1. Section Editor(s): Kennedy, Maureen Shawn MA, RN

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One year after a public smoking ban went into effect in Italy, heart attacks and other acute coronary events were reduced. Researchers collected data on acute coronary events in residents of Rome for five years before the ban on smoking in all public indoor places went into effect on January 10, 2005, and one year after. Episodes of acute coronary events dropped 11% in people 35 to 64 years old and 8% in those 65 to 74 years old. Exposure to second-hand smoke was also reduced. Cigarette sales fell by 5.5%. "Because coronary heart diseases are the leading causes of death in Italy and elsewhere, even the small reduction we observed could have enormous public health implications," wrote Cesaroni and colleagues in the March 4 issue of Circulation.


In India smoking is epidemic and will cause 1 million deaths per year by 2010, according to a report published online in the New England Journal of Medicine on February 13. Jha and colleagues conducted the first national survey of smoking in rural and urban India using 900 field workers to cover 1.1 million homes. It has been estimated that about 120 million people smoke in India. Among those ages 30 to 69 years, these researchers found that smoking doubles women's risk of death from a medical cause and raises that risk by 70% in men, over nonsmokers' risk. Female smokers die an average of eight years sooner and male smokers six years sooner than nonsmokers. Indian health officials may face an uphill battle: smoking cessation is uncommon in India, and smokers usually quit only after becoming ill.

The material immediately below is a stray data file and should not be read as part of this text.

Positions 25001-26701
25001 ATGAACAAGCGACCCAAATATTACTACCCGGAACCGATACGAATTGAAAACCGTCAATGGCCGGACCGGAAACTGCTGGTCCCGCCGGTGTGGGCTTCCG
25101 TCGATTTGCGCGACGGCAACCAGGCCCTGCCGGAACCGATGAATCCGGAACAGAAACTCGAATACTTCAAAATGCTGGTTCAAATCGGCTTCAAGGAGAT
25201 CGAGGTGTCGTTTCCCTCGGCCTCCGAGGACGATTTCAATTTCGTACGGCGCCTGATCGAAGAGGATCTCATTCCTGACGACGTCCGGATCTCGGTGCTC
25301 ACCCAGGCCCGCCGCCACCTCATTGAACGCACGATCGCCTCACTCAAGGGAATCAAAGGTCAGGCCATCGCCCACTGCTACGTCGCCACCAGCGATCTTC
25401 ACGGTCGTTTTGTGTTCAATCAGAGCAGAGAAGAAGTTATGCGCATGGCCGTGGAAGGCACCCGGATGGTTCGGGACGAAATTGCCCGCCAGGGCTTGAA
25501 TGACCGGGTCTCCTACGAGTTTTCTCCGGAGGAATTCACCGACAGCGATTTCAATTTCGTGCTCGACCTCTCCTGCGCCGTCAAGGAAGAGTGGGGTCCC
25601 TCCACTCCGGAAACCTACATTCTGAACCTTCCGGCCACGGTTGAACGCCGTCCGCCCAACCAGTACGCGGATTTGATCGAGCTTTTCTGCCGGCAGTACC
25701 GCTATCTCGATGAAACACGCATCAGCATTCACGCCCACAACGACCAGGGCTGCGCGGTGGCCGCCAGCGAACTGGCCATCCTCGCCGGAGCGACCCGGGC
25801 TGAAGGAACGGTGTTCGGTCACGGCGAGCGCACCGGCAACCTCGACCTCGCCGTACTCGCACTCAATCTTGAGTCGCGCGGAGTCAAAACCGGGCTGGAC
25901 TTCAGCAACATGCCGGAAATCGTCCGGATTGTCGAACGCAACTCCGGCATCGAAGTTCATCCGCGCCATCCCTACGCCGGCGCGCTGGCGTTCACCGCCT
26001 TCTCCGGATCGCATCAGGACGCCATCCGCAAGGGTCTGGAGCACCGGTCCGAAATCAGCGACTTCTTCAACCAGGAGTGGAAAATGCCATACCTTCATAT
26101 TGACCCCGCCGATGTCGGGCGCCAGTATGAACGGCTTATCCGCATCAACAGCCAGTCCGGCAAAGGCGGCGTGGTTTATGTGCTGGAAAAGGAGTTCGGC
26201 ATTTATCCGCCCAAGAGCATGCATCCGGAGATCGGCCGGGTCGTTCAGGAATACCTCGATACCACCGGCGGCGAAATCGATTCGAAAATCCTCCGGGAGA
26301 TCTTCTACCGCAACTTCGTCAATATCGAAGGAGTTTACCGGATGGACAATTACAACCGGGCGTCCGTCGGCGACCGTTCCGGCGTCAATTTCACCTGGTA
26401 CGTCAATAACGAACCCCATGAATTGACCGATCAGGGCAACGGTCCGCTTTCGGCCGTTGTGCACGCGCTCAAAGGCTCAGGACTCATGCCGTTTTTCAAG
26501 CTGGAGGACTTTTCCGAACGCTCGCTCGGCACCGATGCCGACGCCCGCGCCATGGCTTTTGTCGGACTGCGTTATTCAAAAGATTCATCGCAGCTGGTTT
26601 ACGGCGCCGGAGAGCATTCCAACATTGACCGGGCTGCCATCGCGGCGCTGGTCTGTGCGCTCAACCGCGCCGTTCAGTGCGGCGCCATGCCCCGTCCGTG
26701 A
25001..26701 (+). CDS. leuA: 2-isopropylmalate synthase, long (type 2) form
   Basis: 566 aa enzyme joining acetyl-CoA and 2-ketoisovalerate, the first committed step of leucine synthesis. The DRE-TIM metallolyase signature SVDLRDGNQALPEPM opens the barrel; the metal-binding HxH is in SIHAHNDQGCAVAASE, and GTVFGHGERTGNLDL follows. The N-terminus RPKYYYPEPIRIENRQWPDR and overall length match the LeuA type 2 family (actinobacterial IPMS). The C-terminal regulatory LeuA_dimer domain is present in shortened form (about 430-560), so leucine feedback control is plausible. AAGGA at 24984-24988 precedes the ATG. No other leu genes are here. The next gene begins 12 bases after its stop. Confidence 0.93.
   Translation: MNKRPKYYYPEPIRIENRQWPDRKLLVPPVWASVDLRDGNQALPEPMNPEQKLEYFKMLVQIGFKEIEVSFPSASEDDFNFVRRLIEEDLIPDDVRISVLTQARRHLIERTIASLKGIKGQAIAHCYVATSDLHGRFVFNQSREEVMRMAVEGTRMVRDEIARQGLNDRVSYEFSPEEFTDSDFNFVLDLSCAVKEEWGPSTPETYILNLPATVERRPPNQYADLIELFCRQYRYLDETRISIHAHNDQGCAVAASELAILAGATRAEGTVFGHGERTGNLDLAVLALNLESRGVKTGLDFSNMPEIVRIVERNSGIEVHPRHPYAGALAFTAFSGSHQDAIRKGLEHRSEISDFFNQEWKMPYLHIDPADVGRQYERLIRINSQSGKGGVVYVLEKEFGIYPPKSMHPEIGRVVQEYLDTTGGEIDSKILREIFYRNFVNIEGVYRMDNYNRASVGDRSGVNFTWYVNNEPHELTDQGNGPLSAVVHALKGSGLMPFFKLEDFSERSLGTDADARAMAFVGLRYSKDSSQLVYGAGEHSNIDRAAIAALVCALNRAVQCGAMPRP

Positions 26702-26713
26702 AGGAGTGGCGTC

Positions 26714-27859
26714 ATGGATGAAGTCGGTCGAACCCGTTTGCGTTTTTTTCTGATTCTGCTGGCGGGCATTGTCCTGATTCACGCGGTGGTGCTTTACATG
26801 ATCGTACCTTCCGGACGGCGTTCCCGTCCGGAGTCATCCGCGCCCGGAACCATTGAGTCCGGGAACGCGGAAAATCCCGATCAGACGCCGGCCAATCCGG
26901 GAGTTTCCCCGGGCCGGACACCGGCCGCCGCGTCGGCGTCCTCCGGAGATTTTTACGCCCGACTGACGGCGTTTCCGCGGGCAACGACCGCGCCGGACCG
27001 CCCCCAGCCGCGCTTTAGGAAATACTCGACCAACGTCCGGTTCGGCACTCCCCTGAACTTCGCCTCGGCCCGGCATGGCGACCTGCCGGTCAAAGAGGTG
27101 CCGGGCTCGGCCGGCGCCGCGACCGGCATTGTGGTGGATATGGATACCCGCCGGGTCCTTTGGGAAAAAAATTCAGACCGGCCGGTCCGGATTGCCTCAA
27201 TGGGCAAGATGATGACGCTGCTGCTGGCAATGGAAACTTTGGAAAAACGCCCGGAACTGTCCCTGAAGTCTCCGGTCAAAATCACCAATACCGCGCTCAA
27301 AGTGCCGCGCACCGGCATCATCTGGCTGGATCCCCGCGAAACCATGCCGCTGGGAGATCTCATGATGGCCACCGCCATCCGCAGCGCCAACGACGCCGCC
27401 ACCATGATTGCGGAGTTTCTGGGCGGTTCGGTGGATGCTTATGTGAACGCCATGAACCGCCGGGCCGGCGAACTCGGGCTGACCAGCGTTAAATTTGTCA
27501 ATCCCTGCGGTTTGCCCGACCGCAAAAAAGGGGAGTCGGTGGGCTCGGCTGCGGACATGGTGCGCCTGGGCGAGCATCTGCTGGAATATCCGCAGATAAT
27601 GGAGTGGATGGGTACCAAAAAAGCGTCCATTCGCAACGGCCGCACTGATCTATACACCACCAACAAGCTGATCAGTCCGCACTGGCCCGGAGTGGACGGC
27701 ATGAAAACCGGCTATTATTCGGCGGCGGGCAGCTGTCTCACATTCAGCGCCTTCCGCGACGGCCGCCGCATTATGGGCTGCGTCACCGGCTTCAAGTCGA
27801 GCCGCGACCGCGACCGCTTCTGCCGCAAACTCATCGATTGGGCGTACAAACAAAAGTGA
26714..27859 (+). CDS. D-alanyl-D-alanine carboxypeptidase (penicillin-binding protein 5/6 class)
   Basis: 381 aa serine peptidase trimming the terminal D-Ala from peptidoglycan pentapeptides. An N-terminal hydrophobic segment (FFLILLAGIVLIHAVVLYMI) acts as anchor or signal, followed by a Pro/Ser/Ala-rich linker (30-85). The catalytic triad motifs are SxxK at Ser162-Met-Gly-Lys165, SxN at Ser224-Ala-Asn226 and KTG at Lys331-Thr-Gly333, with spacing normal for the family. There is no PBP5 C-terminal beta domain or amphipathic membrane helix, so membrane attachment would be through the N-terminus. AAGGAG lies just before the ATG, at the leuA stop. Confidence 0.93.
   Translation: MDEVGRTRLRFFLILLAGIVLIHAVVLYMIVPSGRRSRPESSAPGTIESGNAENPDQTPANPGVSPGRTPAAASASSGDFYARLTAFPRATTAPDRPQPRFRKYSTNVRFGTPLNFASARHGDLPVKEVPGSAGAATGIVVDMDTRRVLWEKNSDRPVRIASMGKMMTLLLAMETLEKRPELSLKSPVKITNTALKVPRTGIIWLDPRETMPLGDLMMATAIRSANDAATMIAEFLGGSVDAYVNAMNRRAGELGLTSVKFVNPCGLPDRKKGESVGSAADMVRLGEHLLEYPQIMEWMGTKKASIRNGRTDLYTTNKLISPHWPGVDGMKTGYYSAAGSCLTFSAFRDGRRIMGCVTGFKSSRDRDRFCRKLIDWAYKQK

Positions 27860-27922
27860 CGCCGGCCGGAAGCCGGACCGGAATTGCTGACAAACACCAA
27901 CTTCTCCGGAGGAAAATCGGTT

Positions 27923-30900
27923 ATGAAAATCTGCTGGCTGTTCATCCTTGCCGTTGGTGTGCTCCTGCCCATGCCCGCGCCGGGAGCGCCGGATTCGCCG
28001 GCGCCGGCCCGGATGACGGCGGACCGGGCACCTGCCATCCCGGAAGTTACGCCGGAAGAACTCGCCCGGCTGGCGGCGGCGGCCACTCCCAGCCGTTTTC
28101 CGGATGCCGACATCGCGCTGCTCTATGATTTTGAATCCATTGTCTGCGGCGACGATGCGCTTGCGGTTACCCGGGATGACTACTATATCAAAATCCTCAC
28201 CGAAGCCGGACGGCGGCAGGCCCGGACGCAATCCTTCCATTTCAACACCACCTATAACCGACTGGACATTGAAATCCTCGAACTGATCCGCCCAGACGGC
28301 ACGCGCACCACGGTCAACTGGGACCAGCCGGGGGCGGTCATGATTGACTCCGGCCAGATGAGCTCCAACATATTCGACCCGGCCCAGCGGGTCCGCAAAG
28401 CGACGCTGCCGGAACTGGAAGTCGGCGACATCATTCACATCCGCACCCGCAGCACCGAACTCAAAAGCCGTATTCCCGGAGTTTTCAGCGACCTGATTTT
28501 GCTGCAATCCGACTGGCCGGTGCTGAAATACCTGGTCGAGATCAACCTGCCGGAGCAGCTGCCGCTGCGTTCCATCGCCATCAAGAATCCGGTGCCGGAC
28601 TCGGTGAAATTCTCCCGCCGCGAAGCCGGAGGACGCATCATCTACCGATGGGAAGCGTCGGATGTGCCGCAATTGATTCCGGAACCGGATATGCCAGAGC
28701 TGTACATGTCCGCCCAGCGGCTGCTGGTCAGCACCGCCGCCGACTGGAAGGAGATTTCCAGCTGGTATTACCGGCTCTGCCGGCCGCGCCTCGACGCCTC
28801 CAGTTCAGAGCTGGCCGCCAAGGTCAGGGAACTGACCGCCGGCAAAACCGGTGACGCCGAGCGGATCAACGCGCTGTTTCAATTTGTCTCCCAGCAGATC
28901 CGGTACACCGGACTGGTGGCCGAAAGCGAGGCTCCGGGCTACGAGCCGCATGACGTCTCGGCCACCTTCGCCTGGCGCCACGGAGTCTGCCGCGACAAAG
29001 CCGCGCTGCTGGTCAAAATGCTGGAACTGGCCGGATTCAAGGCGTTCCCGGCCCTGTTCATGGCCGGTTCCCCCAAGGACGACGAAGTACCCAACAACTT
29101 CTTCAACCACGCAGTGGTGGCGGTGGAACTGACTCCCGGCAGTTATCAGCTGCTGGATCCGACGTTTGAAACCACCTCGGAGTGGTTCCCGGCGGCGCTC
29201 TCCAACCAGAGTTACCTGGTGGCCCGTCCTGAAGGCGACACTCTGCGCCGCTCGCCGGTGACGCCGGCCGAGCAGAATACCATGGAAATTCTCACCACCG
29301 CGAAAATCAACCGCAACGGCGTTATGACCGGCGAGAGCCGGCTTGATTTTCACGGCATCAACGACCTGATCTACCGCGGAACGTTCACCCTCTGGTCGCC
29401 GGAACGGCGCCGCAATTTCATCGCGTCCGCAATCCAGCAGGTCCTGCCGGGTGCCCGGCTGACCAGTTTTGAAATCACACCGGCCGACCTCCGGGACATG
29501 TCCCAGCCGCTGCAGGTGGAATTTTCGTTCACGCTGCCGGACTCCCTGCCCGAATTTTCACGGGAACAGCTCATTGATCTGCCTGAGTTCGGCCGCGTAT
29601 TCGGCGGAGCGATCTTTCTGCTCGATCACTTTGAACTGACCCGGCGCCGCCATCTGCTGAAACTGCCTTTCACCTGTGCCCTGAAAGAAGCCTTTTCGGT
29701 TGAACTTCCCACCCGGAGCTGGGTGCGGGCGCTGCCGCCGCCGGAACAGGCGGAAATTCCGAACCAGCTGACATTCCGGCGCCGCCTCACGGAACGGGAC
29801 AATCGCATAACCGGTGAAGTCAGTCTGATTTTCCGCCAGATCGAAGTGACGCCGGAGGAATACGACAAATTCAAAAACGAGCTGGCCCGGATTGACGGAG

In the United States, state tobacco control programs reduce the prevalence of smoking among adults. Smoking prevalence declined from 29.5% in 1985 to 18.6% in 2003, largely the result of state tobacco-control programs that employ media campaigns and higher taxes on cigarettes, among other measures. According to a study by Farrelly and colleagues in the February issue of the American Journal of Public Health, increasing the price of cigarettes resulted in the greatest decline in smoking among adults ages 18 to 24, and overall funding of state tobacco-control programs had a greater effect on those 25 years old and older. But state funding for such comprehensive programs fell by 28% from 2002 to 2005, and some states have cut funding by up to 75%. Only four states (Maine, Colorado, Delaware, and Mississippi) had funded such programs at the recommended level as of 2005. The researchers note that if all states had funded such programs at the recommended minimum to optimum levels from 1995 to 2003, 2.2 million to 7.1 million fewer adults would have been smokers in 2003. States appear to be missing an opportunity to save both lives and money, they say.

Figure. Smoking a bi... - Click to enlarge in new windowFigure. Smoking a bidi (a small, cheaply made cigarette) in Bangalore, India, in February, this worker is among an estimated 120 million smokers in India.